Mar 29, 2019
A new concern with proposed mega constellations of LEO satellites has emerged, and that is concern over satellites that are de-orbited and dropped into earth’s atmosphere at the end of their mission. This happens all the time, and the possibilities of damage or harm to people and property below have historically been negligible, but now companies such as SpaceX plan to launch thousands of new LEO satellites, and eventually, they will come down.
Having dead satellites fall back into earth orbit is a good thing. If they aren’t pulled out of orbit, they hang around like America’s second satellite Vanguard 1, launched in 1958 and still orbiting the earth as a piece of space junk. Since that time, Vanguard 1 has been joined by at least 20,000 pieces of space junk, and that’s just the ones that are larger than 10 cm in size. There are hundreds of thousands of smaller pieces of debris ranging from bolts to paint flecks, traveling at extremely high speeds, and capable of damaging or destroying other satellites, or even the International Space Station (ISS). The amount of space junk just grew by at least 270 pieces of debris, as India announced on March 28, 2019 that it had become the fourth country, joining the US, China and Russia to shoot down a satellite in space.
The space industry is a competitive affair, and OneWeb, who also has plans to launch their own mega-constellation of LEO satellites decided to bring to the FCC’s attention, concerns about SpaceX’s new constellation of satellites creating a hazard as they de-orbit in the future. Small CubeSats generally burn up completely on reentering the atmosphere, but fragments from larger satellites can survive. SpaceX’s Starlink satellites are about the size of a Tesla Model 3 and fragments from such large satellites can make it to earth. The likelihood of satellite debris causing a human casualty is about 1 in 10,000, but when you are talking about 12,000 satellites, the analysis says as many as 500,000 separate objects from Starlink satellites would reach the earth’s surface every six years, which significantly increases the chances for injury, death or damage.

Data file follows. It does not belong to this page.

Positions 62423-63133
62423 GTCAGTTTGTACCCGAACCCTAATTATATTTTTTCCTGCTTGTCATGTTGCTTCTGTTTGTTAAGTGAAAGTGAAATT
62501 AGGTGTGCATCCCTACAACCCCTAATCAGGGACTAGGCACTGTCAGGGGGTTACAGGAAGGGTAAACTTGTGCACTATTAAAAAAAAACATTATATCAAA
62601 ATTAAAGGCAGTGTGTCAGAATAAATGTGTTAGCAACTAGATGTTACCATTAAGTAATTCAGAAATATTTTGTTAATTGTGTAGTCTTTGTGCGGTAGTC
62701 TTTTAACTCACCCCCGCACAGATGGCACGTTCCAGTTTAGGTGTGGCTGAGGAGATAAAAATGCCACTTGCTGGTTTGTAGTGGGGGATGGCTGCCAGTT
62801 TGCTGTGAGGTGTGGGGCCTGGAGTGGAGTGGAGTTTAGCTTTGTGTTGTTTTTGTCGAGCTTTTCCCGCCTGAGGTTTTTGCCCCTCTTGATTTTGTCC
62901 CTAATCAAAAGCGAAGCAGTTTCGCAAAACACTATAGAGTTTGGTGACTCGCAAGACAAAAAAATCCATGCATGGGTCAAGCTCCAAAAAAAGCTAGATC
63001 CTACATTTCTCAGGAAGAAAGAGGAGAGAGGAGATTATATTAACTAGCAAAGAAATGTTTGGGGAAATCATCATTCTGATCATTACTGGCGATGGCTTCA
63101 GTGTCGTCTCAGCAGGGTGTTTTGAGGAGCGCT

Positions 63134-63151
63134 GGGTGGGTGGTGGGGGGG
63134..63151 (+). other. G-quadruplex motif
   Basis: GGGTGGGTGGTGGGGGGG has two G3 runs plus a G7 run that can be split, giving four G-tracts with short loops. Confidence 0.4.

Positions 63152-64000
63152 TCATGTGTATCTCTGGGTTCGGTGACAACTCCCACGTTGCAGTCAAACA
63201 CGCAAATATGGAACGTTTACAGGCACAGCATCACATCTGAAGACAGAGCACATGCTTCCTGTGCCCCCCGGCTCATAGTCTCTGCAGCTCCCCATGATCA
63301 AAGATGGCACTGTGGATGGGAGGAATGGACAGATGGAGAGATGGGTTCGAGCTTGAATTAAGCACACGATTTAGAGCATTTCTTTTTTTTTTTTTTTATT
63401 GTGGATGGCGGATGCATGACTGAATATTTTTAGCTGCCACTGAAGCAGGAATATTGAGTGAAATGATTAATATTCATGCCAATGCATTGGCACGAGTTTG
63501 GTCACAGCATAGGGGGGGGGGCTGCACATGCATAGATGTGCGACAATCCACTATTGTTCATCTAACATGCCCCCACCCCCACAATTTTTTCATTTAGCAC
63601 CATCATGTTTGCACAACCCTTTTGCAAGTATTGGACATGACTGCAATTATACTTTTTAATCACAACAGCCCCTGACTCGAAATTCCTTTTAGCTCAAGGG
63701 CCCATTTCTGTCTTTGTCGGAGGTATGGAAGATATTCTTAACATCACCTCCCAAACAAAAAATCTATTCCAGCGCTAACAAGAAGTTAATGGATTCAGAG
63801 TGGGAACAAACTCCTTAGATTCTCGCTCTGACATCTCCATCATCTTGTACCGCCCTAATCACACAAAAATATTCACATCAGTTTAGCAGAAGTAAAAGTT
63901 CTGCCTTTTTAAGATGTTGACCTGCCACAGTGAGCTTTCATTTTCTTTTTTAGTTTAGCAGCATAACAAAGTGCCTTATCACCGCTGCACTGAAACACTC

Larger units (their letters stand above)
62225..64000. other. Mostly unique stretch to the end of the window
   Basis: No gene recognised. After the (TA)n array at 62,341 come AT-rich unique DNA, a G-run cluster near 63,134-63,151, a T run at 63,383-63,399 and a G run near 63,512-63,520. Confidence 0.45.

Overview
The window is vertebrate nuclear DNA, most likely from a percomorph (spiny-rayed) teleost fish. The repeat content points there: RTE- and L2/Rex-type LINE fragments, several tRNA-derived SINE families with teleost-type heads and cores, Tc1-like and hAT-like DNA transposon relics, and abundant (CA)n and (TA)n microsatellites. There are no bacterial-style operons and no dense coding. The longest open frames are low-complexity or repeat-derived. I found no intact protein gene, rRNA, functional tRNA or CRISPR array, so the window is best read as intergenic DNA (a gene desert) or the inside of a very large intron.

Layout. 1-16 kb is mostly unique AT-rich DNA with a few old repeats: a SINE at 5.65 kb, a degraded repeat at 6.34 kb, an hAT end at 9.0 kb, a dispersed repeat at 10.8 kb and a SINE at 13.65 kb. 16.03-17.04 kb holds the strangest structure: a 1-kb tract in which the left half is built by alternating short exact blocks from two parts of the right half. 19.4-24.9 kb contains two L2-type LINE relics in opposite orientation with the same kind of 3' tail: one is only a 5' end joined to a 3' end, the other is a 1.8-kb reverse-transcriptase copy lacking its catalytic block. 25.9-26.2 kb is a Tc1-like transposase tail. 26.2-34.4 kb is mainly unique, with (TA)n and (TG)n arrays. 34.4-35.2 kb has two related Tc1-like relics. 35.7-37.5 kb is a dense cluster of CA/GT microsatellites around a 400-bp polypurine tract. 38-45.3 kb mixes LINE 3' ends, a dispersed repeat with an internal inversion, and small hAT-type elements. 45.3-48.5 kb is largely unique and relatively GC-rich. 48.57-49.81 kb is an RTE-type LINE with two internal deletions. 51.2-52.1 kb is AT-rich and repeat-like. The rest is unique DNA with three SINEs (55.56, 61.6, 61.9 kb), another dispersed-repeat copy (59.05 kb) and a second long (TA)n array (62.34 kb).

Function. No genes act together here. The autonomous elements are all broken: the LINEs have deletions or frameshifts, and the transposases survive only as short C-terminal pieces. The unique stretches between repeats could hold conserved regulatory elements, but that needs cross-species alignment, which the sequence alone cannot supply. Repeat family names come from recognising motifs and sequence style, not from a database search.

The Starlink satellites have nine components that could potentially fall to earth including thruster parts, reaction wheels used for maneuvering and silicon carbide communications components such as mirrors for intersatellite laser links (which OneWeb does not support with their solution). Some of these would have enough energy to injure or kill, although just about any shelter would offer some protection. OneWeb filed a petition against SEH (Space Exploration Holdings, LLC – the holding company for the Starlink project), to deny or defer the deployment of the satellites. Along with concerns about Ku band interference issues, OneWeb raised the issue of the risk of death, injury or property damage as the thousands of SpaceX satellites eventually de-orbit as they are cycled out of service and replaced. The FCC asked SpaceX in February 2019 if they could direct the falling Starlinks to ocean areas far from human populations, and requested that SEH provide additional, detailed studies of casualty risks from its satellites.
SpaceX, never a company to react as anticipated, reported that it’s satellites could not reliably be directed to remote oceans, but said that it doesn’t matter any longer. A SpaceX lawyer reports “After extensive research and investment, SpaceX has now developed a system architecture that will be completely demisable.” While the first 75 Starlinks will include iron thruster and steel reaction wheel components, those built afterwards will “use components that will demise fully in the atmosphere.” Chances are these first 75 satellites are already in the construction process, which would back rumors that SpaceX could start launching Starlinks as early as May 2019. Just as OneWeb has launched its test satellites, so too has SpaceX with two prototypes launched early in 2018.
Starlink hasn’t commented yet on how it would deal with the silicon carbide mirrors that are presumably used for satellite to satellite laser links. This is a key advantage that SpaceX has over OneWeb, whose polar orbiting constellation uses a typical “bent-pipe” model, which means a satellite providing service must have line-of-sight to the remote site, and an earth station on the ground. With ISR or inter-satellite relay, Starlink satellites can pass traffic from one satellite to another to provide a remote site to earth station connection.
Thus far there are no details about how SpaceX intends to ensure that its satellites burn up in the atmosphere. Replacing iron, steel and titanium components with less resilient aluminum would significantly decrease the risk of pieces reaching earth, but it can’t be entirely ruled out. The risk level might drop significantly enough to not be an issue. In making its announcement, SpaceX changes the rules of the game. If it can guarantee that its satellites will completely burn up in the atmosphere, that puts the pressure on SpaceX rivals to come up with similar capabilities. If this capability exists, regulators will likely insist that all mega-constellations follow suit. There are many challenges to the deployment of these new LEO constellations, but the technical problems continue to be solved as they move forward.
Marketing and political problems, such as Russia denying OneWeb access to frequencies to provide services there, may prove to be more difficult to solve. The dangers of space becoming entirely unusable due to nations shooting down each other’s satellites, and creating a maelstrom of cascading destruction in space, (known as the Kessler Syndrome) cannot be overlooked.